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4 Steps to Sales Content Creation and Management from a Solutions Marketer

Today’s buyers expect personalized sales experiences. Their televisions tell them what shows to watch. They get served ads for things they were just talking about. Restaurants will modify dishes to an unrecognizable state just to please them. They no longer have the patience for irrelevant information.

To win them over, sellers must demonstrate that they truly understand their needs and can help solve their problems. And this can’t be accomplished with one-size-fits-all messaging that describes every product and service offered.

Companies that recognize this take a solutions-oriented approach to sales content creation. They support their revenue team with assets that can be personalized to different audiences based on their needs.

This post will help you assess where your company is at with respect to enabling personalized selling and provide guidance on how to take it to the next level.

The 4 Steps to Personalized Sales Content Creation

Step 1: Segment your audience

If your company has multiple products that solve problems for different personas, business sizes, and verticals — you need to segment out your key target audiences and build individual messaging and sales content for each.

What to do:

  • Don’t try to boil the ocean. Start with your most commonly encountered audience. If you’re not 100% sure analyze opportunities in your CRM from the past year or two and look for trends. Or ask sellers what the most immediate need for targeted content is.
  • Define the target audience’s problems. Interview salespeople and as many customers as you can to understand the common pain points. Here are some customer questions to guide your discovery:
    • What are your core responsibilities?
    • What are your goals?
    • How do you measure success?
    • What are your biggest challenges? What keeps them awake at night?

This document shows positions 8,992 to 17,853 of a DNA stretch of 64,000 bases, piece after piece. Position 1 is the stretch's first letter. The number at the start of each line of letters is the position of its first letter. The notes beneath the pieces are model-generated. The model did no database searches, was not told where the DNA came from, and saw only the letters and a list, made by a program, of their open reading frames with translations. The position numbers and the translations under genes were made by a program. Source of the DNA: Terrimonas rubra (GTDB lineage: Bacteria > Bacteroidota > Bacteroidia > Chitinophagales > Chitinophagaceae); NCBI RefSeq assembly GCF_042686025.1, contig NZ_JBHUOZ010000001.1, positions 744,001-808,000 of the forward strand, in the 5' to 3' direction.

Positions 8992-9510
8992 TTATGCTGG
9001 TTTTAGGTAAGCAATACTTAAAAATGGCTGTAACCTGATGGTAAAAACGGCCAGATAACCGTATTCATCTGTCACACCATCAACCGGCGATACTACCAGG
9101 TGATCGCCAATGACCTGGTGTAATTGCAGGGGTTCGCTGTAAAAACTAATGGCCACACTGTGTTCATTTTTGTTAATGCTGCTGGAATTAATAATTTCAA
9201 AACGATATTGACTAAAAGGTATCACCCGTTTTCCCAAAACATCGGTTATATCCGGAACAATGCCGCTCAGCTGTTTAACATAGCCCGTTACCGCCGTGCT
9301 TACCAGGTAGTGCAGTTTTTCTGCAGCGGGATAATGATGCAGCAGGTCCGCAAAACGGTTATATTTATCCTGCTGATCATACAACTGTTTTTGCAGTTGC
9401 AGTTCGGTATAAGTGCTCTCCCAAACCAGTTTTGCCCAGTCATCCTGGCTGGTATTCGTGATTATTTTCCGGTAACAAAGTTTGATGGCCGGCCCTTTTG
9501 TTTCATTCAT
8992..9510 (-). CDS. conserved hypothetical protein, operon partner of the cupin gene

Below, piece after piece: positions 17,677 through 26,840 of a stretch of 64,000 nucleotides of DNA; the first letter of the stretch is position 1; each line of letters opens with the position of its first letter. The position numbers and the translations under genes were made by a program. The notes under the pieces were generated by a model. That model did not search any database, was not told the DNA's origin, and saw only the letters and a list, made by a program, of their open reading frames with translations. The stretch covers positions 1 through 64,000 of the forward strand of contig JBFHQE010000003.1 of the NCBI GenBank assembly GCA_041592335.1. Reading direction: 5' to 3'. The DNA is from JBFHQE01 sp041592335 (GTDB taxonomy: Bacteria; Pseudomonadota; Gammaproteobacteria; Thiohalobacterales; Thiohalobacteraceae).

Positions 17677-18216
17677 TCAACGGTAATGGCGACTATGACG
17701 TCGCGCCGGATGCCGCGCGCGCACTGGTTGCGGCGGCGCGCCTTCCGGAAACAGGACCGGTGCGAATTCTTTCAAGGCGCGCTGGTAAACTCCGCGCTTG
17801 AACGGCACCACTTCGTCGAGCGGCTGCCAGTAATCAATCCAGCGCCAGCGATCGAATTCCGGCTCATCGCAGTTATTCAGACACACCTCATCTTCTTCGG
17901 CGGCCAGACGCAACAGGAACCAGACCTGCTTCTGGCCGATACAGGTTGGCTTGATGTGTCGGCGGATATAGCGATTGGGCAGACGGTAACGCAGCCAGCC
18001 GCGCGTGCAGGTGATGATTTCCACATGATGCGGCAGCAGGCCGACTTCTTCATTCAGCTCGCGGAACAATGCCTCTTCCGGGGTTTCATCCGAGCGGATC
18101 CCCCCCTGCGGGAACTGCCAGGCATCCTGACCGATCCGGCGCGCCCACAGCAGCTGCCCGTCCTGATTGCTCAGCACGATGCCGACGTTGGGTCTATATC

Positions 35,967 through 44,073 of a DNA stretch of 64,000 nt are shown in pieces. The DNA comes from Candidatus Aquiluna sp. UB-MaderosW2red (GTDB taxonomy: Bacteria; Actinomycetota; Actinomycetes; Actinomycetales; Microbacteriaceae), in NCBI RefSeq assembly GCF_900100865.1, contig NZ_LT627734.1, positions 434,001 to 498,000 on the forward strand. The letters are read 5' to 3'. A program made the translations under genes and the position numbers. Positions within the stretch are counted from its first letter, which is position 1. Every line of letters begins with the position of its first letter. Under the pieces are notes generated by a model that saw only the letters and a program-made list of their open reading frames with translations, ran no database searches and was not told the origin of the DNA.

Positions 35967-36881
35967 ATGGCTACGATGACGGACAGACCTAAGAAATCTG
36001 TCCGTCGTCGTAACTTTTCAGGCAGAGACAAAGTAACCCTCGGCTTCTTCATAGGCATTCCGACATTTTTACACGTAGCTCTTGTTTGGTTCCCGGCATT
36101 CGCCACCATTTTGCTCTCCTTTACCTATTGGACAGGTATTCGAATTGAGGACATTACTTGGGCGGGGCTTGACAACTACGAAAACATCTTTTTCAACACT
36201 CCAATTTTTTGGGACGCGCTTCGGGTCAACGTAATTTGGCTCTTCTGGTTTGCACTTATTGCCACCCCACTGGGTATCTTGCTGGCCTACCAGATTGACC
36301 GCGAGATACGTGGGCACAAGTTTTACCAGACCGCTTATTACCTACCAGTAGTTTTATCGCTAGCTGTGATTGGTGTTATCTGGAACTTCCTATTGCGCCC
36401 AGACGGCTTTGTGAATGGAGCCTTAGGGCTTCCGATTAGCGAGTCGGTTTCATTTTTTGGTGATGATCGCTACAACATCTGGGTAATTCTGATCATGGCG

• What would life be like without a solution like ours?
  • Develop a messaging framework that will guide sales content creation and keep messaging consistent. Use this messaging template to get started.
  • Create targeted assets for your audience as they move through the buyer journey with your company. Below is a table with some examples of useful content for each stage:

Mapping content to buyer journey

Repeat for your next target audience.

Step 2: Get a dedicated sales content management solution

Now that you have created sales content for different audiences and stages in the buyer journey, you need to facilitate personalization by guiding sellers to the most relevant assets for a given opportunity.

Doing this with a shared folder drive has limitations and risks. If sellers aren’t exactly sure if and where content around a topic exists, it can send them on a lengthy search through folder tunnels where they still might not find what they need.

A sales content solution quickly leads reps to the most appropriate content in several ways:

  1. Tags — Not a new concept, but a simple and effective way to surface content for commonly encountered topics and selling scenarios.
  2. Intuitive organization — Rather than sprawling branches of folders, content can be added to simple collections around topics like verticals, personas, and sales stage.
  3. AI-powered search — These will return the best content based on a complete analysis of its internal contents (not just file names) and its successful use in other opportunities with similar characteristics.
  4. Content recommendations — Most platforms offer integrations with commonly used CRM platforms and can be configured to recommend content-based fields like industry, role, or opportunity stage.

What to do:

  • Pick a sales enablement and content management solution that meets your needs. We recently posted a comparison guide to help you with your decision.
  • Use tags to organize your content by audience segment and by sales cycle stage.
  • Drive adoption by holding a training session with your revenue team to explain how to use it and get the most value.